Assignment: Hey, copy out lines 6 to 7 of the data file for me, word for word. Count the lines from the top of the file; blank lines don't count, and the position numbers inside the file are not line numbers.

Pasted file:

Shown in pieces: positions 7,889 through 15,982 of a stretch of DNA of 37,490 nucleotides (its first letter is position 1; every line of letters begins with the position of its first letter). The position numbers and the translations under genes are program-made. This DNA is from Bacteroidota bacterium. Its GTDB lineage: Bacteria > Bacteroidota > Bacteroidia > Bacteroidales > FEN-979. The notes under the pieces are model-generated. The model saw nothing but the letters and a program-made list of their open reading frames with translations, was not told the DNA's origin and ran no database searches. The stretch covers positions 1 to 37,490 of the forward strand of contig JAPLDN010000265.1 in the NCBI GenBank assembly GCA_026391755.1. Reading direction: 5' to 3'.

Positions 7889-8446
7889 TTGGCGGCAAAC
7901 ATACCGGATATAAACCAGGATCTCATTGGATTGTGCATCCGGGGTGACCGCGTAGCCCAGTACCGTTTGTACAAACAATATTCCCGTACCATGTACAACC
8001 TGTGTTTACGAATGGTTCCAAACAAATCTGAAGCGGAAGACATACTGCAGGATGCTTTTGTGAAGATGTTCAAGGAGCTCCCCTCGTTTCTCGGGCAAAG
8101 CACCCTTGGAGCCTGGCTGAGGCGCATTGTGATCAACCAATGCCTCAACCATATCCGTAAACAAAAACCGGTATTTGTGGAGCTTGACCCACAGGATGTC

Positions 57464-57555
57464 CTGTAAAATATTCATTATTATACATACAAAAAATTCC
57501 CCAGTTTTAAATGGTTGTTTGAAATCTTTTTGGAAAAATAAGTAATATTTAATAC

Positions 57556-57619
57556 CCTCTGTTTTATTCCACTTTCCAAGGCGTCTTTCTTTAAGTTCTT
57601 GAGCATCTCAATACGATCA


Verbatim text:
8101 CACCCTTGGAGCCTGGCTGAGGCGCATTGTGATCAACCAATGCCTCAACCATATCCGTAAACAAAAACCGGTATTTGTGGAGCTTGACCCACAGGATGTC

Positions 57464-57555